Businesses depend on planning and making decisions to grow and thrive. While strategic planning and operational decisions make up the backbone of how an organization runs, these two modes of thinking have their specific place within the structure. The best organizations maintain consistency between the planning and operational sides. With larger companies, trying to keep strategic and operational thinking in sync becomes difficult, especially when the decision-makers don't understand the thinking at the other end of the decision chain.

Strategic Decisions

Geared for the long haul, strategic decisions point the company in the direction management wants to take it. These are more general, taking on all operations as a whole. Top management usually makes strategic decisions with or without input from department heads or key employees. Strategic decisions cover the "what" and "why" of a business. Without strategic decision-making, all operational decisions become a mass of procedures and projects without anything to tie them into a cohesive whole. Ideally, strategic decisions are the first to be made in any new business. However, poorly made strategic decisions affect future operational decisions, and if the future doesn't match up with projections new strategies must be made to adjust.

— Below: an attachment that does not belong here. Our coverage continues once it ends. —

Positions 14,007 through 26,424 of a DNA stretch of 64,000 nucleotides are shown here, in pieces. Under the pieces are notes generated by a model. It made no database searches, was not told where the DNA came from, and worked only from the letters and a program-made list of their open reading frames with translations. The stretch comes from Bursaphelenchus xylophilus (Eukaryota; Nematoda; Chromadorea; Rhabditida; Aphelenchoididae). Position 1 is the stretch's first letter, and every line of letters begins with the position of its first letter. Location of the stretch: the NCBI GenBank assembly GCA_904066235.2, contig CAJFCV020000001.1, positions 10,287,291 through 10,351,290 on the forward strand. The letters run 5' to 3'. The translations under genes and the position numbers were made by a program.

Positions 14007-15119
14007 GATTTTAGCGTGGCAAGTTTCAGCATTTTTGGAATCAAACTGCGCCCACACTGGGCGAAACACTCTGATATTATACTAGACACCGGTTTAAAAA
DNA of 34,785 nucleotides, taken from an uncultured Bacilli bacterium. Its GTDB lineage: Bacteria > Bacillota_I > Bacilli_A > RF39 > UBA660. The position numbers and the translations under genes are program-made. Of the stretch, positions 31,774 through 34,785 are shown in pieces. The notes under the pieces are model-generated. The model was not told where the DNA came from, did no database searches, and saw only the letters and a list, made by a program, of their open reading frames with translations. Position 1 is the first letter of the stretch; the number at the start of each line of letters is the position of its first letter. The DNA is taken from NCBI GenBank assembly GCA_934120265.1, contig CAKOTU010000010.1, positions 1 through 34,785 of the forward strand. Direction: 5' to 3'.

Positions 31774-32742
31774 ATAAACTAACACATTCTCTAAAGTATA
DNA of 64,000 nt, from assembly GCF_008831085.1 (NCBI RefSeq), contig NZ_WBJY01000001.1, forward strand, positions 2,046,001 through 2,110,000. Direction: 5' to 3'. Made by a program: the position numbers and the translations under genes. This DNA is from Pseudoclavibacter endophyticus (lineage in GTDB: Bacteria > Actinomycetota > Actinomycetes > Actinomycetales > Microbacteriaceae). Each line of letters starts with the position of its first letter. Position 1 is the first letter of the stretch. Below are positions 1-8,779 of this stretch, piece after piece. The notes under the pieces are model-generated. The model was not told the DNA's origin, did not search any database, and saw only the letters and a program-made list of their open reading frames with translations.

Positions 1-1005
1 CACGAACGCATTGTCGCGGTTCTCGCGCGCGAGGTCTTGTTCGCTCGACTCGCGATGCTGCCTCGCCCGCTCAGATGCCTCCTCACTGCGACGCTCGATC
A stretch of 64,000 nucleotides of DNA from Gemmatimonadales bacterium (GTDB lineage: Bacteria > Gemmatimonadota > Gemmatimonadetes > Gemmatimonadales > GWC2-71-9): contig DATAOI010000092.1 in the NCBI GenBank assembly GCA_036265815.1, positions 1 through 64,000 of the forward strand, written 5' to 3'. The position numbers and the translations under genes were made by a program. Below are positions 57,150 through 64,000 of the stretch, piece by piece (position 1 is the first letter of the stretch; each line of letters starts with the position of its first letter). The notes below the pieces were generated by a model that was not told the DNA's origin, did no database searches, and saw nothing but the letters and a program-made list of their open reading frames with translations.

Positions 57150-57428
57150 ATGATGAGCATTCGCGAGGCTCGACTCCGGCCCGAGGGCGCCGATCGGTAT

Strategic Applications

Mission statements and business plans form the cornerstone of strategic thinking, and all other decisions flow from those. To a lesser extent, strategic thinking paints a general picture of what kind of line employee a company wishes to hire. Strategic decisions help a company decide which direction to expand, what new products or services to introduce, and whom it envisions as the typical customer.

Operational Decisions

Unlike strategic planning, operational decisions deal with the ground-level tactics of putting plans into action. Operational decisions get down to specifics of how to get things done. Because of this, operational decisions lean more toward the short term. Without operational thinking, strategy becomes little more than a dream with little to make it happen. On the other hand, operational decisions made without strategic planning become more random and lack a central theme to determine an organization's direction.

Operational Applications

Examples of operational planning include scheduling employees and allocating resources on the departmental level. Most hiring decisions come from this level, along with designating key employees and managing a department. Protocols for customer service and shipping the product or service also come from the operational side.

The Administrative Bridge

A third level of decision-making -- administrative -- usually serves as a bridge between the strategic and operational sides. If operational thinking is concerned with how to get things done, administrative thinking fleshes out top-level strategic plans and breaks them down to actionable chunks for the operational decision makers.